Now for my shameless plug...
    We, Kaleidoscope, a product design consultancy based in Cincinnati, OH (with offices in New York, & Detroit.) Have been working on a project we call the Greener Grass. Please check out our blog, based on your essay above I think you'll dig it. Comments are encouraged!


  8. What about the stupid plastic packaging on every small electronic item? You know, the kind that is impossible to open!

    Great post!

  9. Stephen McNally says:

    The plastic bag levy (22c per bag, not so much a tax) here in Ireland has been immensely successful. The retailers aren't suffering either and quickly began selling 'bags for life', generally cheap cloth or canvas bags, that they sell at a tidy profit and that their customers can use again the next time.

  10. Lukas says:

    Very nice approaches, Eric. I agree to about 100%.
    1 thing to JamieO:

    "The ideas you present sound great on the surface, but don't you think the companies would find some loophole to pass that cost on to the consumer through "recycling fees" or a more PC way to say it."

    It seems to me like your thought is not finished yet and so I'd like to continue the thing:
    The point is to make companies (lets stay on car-producers) produce more environment-friendly cars. Imaginating they have to have to pay for the disposing and try to get the costs to the customer: What do you think where the cars would be bought? At "Pete's" where you have to pay the "disposing-fee" and the cars are not environment-friendly OR at "Maxx's" where the costs of recycling are much lower and as a reason of this you even help your environment?
    Just thought this should not be forgotten.

    Ah yeah, and please forgive me if my english is not so good - I'm from Austria.

  11. scottyo says:

    Last year, a tiny town in Northern Manitoba decided to outlaw plastic shopping bags all together. See:

    Where our family shops, at a local Co-Operative, we have to pay a fee if we forget our re-usable cloth bags.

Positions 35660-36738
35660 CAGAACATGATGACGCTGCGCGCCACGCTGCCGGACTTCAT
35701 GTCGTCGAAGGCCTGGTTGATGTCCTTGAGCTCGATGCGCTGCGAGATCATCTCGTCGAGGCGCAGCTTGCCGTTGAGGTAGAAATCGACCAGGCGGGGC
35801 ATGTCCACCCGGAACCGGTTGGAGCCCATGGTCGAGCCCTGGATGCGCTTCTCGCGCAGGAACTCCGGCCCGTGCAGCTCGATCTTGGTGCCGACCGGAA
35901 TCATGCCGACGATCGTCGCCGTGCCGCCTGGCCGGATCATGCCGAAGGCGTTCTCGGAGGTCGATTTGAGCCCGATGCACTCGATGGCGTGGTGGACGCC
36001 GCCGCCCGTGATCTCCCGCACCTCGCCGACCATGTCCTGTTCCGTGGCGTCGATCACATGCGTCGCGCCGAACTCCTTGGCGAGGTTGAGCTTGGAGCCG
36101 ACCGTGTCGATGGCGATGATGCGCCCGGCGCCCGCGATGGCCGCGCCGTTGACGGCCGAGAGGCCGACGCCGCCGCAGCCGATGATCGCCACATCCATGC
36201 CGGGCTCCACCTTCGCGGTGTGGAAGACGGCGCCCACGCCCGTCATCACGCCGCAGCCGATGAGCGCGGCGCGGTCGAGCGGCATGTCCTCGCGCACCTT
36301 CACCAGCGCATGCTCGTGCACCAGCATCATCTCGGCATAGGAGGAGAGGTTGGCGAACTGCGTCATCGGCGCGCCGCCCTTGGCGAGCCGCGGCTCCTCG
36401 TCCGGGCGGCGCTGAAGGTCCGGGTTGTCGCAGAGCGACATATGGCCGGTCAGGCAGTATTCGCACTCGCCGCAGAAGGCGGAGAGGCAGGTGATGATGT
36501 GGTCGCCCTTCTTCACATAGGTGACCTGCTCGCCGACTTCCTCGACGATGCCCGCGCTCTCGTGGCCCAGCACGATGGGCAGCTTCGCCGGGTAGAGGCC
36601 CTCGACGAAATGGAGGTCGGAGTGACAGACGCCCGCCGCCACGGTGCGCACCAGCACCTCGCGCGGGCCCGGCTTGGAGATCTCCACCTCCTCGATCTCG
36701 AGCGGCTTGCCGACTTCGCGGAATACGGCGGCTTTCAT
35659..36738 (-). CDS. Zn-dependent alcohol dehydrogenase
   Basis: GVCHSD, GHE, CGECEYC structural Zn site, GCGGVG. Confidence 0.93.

A couple of small places trying to make change. Which in the long run is how everything changes.

    For the bigger picture, I think high energy prices will eventually force everyone (consumers and producers) to rethink where they buy there "stuff" and where they come from.

    This whole Globalization concept is better utilized when the transfer of ideas are the only thing shipped. A good idea in one part of the world can be implemented in another part of the world using local resources and people as much as possible.

    We just have to think more critically about our lives and look beyond things just being business. I also think that we need to look deeply into indingenous perspectives beyond the colloquial tranquil native that is one with nature. There are solutions beyond that generalization. When societies have learned to live with the land rather than on it for thousands of years and ours has almost decimated it in less than 200, that is saying something about us, capitalism and about how disconnected we are from realizing how unique life is out here on this speck of dust.

    It's time for another Renaissance and think one is starting.


  12. JayN says:

    Just one point, design should be positive, can we try and stay clear of approaches which rely on banning, taxing and regulating things?

    We should look to design solutions that are environmentally friendly but BETTER than existing ones, that way genuine demand can be stimulated, individuals can make positive choices all without punitive tax or legislative coersion. We don't have to go back to the stone age, just pay attention to the consequences and design with longevity, environmental impact and as ever purpose in mind.

    Just imagine, through good design you could lead a whole industry to better environmental performance and they'd do it willingly, at their own expense, to maintain market share and stay competitive.

  13. Hi JayN,

    Why not do both? :-)